tv review – NBC’s Hannibal, episode 2.1

This is how you bring back a series: you open with a bang, immediately raise the stakes, and follow through with consistent tone and quality to offer the viewer a seamless transition from last year’s finale to the new episode. Hannibal‘s second season opener ‘Kaiseki’ surely did all that and more: it fully embraced the gothic and surreal imagery that became more prevalent in the latter half of season 1, to effectively let you know you’re in for a wild and one-of-a-kind ride into madness, manipulation and horror.

Two forces of nature colliding, that’s what the fight between Jack Crawford, head of the FBI’s Behavorial Science Unit, and Hannibal Lecter, everyone’s favorite cannibalistic foodie, looked like. Both men held nothing back in a brutal dance of death, the beautifully choreographed and expertly performed scene that started off Hannibal‘s second course. Hannibal soon realized he could not beat Jack directly, a man made out of bedrock, so he feigned defeat and used Jack’s moment of relief to jab a piece of glass in his common carotid artery. After Crawford fled into Hannibal’s wine cellar and Lecter tried to break down the door, we were transported back to the past, to twelve weeks earlier, to a dinner conversation between these two men. They talked about Will, about his “death”, while they had a stunningly presented human flounder dish to salivate over. Fuller, a gifted storyteller, acted like the Ripper, presenting us with a negative so we could see the postive with absolute clarity and amazement. The Crawford-Lecter dynamic is a one-sided friendship in which Jack trusts the man who caused the ruin of two of his precious ponies, because he’s being manipulated at every turn, because that’s simply what Hannibal does, concerned with curiosity and self-preservation. But now we know what happens when Jack finds out the truth, we’ll just have to wait to learn about the aftermath of this savage collision.

While Will’s incarcerated for the crime’s commited by Hannibal, Lecter functions as the new Special Agent Graham, consulting on crime scenes, walking in Will’s shoes and looking through his eyes. When he told his psychiatrist Bedelia Du Maurier about this turn of events there was a gleeful twinkle in Lecter’s eyes, a smile fixed on his lips, like a child telling his mother about playing dress-up, about that moment he was more than he truly is, the promise of greater things. Hannibal has found his person suit, acting like his “friend” Will Graham, the man he’s obsessed with. Meanwhile Lecter cooperates in the investigation following Will’s capture and Graham’s aligations pointed squarely at him to lull everyone into blind belief and a false sense of security. “Jack Crawford doesn’t know what you’re capable of,” Du Maurier whispered in the conversation with her patient who had just signed a piece of paper allowing her to breach doctor-patient confidentiality. “Neither do you,” he replied, outright threatening her. Will hubris be Hannibal’s downfall, the self-made defeat of the devil thinking he has become God?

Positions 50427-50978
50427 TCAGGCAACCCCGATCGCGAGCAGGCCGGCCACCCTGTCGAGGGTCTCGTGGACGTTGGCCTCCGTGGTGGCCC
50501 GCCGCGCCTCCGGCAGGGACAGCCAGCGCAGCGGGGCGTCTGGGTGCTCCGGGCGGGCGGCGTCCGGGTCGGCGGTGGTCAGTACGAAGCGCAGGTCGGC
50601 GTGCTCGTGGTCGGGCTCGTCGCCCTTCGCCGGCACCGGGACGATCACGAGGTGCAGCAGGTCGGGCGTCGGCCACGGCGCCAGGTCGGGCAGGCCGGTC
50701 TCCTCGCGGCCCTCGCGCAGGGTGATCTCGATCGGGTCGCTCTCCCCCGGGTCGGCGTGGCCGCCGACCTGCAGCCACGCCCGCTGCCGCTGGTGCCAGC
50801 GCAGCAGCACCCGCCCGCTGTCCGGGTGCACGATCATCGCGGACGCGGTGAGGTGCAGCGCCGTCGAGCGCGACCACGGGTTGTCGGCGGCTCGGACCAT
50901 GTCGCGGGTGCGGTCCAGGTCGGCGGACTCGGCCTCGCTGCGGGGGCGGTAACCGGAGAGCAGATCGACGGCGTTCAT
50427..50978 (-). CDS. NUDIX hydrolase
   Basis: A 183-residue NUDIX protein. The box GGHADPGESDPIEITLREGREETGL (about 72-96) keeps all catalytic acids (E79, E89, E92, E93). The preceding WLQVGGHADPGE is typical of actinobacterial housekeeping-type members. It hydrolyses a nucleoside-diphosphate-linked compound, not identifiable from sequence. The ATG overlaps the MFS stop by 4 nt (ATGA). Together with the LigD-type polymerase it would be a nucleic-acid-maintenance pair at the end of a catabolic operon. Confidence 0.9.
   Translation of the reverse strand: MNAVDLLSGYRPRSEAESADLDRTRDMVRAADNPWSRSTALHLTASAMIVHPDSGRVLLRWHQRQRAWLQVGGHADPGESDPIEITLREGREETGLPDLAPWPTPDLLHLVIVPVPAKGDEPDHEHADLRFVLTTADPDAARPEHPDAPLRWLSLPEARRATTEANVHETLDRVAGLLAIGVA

Meanwhile Will tried to unlock some of the memories he’s forgotten, leading to a beautiful scene of him sitting at a rotting feast across from Hannibal’s surreal counterpart the Wendigo. Will eventually remembered how Lecter forced Abigail’s ear down his throat, a harrowing scene of violation, the physical equivalent to Hannibal’s intrusive penetration of Will’s mind. It’s abundantly clear that Graham will stop at nothing to prove what Hannibal did to him, even though there’s really no one in his corner just yet.

‘Kaiseki’ hit the ground running, got straight back to the series’ central dynamics we’ve come to grow to love to hate. The beautiful tapestry of surreal psychological horror Fuller and company have created doesn’t cease to astound and it’s a gift that keeps on giving. The procedural part of the show is still the least interesting piece of the puzzle, but it has always functioned as a springboard to further the phenomenally acted character interactions at the heart of the NBC series. And it seems like there’s plenty of that in store. 9/10


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